As I have discussed in previous posts, law enforcement officers in Ann Arbor take drinking and driving very seriously. In fact, a DUI can follow some people around for years. In a recent case, a wide receiver for the University of Michigan football team was sentenced to jail after violating probation terms from a DUI he received this summer.
As many Michigan drivers know, law enforcement officials across the state take drunk driving very seriously. A recent report about DUI-related car accidents may be further indication that police efforts to combat driving while intoxicated are stronger than ever.
A 28-year-old Kalamazoo man was relieved this month when prosecutors determined that he was not responsible for the crash that seriously injured a 24-year-old man back in September.
I have posted numerous times about people in the Ann Arbor area who have been arrested for DUI, so it should come as no surprise that police in the area take drunk driving very seriously. Speaking further to this, the Washentaw County Sheriff's Office announced last week that its offices will be increasing DUI patrols this holiday season. Police said the crackdown began last Friday and will continue through Jan. 2.
When it comes to drinking and driving in Michigan, penalties can be harsh, and the effects can be long lasting. When someone younger than 21 is charged with drunk driving, they need to be aware of what could happen to them if they are convicted. A 19-year-old Howell man is facing that reality after being charged with DUI right after having to say goodbye to a friend who was about to be deployed to Afghanistan.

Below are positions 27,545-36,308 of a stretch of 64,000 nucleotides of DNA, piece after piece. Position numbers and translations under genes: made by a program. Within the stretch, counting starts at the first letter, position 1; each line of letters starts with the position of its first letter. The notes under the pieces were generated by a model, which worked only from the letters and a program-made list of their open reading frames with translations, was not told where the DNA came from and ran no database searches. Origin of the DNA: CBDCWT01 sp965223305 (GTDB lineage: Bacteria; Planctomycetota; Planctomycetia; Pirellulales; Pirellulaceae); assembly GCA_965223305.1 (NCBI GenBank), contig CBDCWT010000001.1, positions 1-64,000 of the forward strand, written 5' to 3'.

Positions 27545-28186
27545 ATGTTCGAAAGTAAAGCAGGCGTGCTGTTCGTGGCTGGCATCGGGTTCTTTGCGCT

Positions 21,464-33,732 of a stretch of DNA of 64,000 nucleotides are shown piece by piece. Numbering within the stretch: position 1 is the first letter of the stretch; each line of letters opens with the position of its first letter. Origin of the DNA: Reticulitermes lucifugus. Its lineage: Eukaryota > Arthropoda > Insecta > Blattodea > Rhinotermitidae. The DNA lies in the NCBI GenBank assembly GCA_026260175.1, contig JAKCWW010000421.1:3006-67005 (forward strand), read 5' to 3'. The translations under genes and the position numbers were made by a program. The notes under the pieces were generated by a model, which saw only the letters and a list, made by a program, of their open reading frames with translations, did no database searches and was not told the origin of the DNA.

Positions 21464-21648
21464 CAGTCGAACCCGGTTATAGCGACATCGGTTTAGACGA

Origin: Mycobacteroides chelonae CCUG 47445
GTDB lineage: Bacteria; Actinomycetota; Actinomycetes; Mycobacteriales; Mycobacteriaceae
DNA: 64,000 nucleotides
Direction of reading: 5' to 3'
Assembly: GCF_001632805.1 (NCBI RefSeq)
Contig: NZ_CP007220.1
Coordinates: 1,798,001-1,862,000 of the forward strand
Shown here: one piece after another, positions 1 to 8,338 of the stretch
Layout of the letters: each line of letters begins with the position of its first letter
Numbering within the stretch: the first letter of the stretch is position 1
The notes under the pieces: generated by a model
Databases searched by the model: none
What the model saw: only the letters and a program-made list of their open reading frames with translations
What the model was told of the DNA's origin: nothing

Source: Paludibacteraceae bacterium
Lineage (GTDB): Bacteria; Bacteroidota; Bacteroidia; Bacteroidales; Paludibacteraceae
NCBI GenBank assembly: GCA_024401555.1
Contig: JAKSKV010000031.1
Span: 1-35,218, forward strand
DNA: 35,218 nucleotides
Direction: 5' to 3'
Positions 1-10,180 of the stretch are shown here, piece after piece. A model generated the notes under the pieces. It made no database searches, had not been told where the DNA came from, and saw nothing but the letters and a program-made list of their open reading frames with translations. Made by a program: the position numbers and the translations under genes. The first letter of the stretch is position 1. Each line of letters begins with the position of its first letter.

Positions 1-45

Detroit Pistons' center Ben Wallace could be sentenced to three months in jail after he entered a guilty plea earlier this month for driving while intoxicated and possessing a firearm under the influence of alcohol.
Ann Arbor, Michigan, readers may remember an incident in 2008 when a MegaBus driver was arrested here for DUI. This time a MegaBus driver was arrested near Iowa City, Iowa, for drunk driving. The bus driver was carrying passengers from Chicago to Des Moines, when it was pulled over on Interstate 80 for failure to maintain a lane. A passenger related that he felt the bus swerve a few times, but did not suspect the driver of DUI. But when the bus pulled over, Iowa state troopers had the bus driver perform field sobriety tests, which the driver allegedly failed.
On Sept. 27, two drivers were injured in a collision on Carpenter Road in Pittsfield Township, Michigan. The accident involved a 2002 Chrysler Sebring driven by an Ann Arbor man, and a 1998 Ford Windstar minivan driven by a man from Pittsfield Township. Neither driver received life-threatening injuries, though both had to be taken to local hospitals for treatment. Although the Sebring's driver said he was drinking prior to crash, no DWI or DUI charges have been filed as of yet. However, it appears police requested the 20-year-old driver of the Sebring to submit to a blood alcohol content test at the hospital, and indications are he consented.
On Aug. 4, a Washtenaw County dispatcher took a call from a man who told him, "I just hit somebody on Marshall Road." Per protocol, the dispatcher directed the man to return to the scene of the accident. However, earlier this month the dispatcher testified in court that he wouldn't have instructed the caller to return to the crash location if he had any indication that he was intoxicated. The 43-year-old driver now faces DUI-related charges, including operating while intoxicated causing death and leaving the scene of an accident. If convicted, he could face a significant prison sentence.
A young Michigan woman who lost control of the car she was driving while intoxicated, injuring three passengers, will serve up to five years in prison. She is also facing a lawsuit from one of the passengers, who suffered a head injury in the accident.